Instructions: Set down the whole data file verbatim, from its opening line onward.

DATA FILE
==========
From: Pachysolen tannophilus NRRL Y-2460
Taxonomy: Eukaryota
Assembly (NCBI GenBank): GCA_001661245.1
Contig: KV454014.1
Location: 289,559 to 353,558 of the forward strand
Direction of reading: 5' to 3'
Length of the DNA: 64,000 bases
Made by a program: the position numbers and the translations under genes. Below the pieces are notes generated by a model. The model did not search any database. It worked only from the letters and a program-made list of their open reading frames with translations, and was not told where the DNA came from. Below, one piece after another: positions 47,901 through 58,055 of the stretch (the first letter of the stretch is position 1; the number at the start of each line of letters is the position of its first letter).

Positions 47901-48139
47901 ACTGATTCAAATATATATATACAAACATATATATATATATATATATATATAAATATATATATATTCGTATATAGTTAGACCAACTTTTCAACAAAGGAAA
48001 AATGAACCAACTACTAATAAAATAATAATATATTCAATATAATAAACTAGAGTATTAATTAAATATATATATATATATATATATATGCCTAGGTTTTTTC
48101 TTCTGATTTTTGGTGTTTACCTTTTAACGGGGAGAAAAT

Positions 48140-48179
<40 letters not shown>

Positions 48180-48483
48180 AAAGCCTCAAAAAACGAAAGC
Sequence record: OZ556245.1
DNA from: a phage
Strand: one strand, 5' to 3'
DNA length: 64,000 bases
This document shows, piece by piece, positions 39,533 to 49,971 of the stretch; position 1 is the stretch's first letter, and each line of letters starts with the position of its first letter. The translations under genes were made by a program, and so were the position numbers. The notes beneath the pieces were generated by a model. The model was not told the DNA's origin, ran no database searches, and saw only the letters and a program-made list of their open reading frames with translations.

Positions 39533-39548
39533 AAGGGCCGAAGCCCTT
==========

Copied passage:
From: Pachysolen tannophilus NRRL Y-2460
Taxonomy: Eukaryota
Assembly (NCBI GenBank): GCA_001661245.1
Contig: KV454014.1
Location: 289,559 to 353,558 of the forward strand
Direction of reading: 5' to 3'
Length of the DNA: 64,000 bases
Made by a program: the position numbers and the translations under genes. Below the pieces are notes generated by a model. The model did not search any database. It worked only from the letters and a program-made list of their open reading frames with translations, and was not told where the DNA came from. Below, one piece after another: positions 47,901 through 58,055 of the stretch (the first letter of the stretch is position 1; the number at the start of each line of letters is the position of its first letter).

Positions 47901-48139
47901 ACTGATTCAAATATATATATACAAACATATATATATATATATATATATATAAATATATATATATTCGTATATAGTTAGACCAACTTTTCAACAAAGGAAA
48001 AATGAACCAACTACTAATAAAATAATAATATATTCAATATAATAAACTAGAGTATTAATTAAATATATATATATATATATATATATGCCTAGGTTTTTTC
48101 TTCTGATTTTTGGTGTTTACCTTTTAACGGGGAGAAAAT

Positions 48140-48179
<40 letters not shown>

Positions 48180-48483
48180 AAAGCCTCAAAAAACGAAAGC
Sequence record: OZ556245.1
DNA from: a phage
Strand: one strand, 5' to 3'
DNA length: 64,000 bases
This document shows, piece by piece, positions 39,533 to 49,971 of the stretch; position 1 is the stretch's first letter, and each line of letters starts with the position of its first letter. The translations under genes were made by a program, and so were the position numbers. The notes beneath the pieces were generated by a model. The model was not told the DNA's origin, ran no database searches, and saw only the letters and a program-made list of their open reading frames with translations.

Positions 39533-39548
39533 AAGGGCCGAAGCCCTT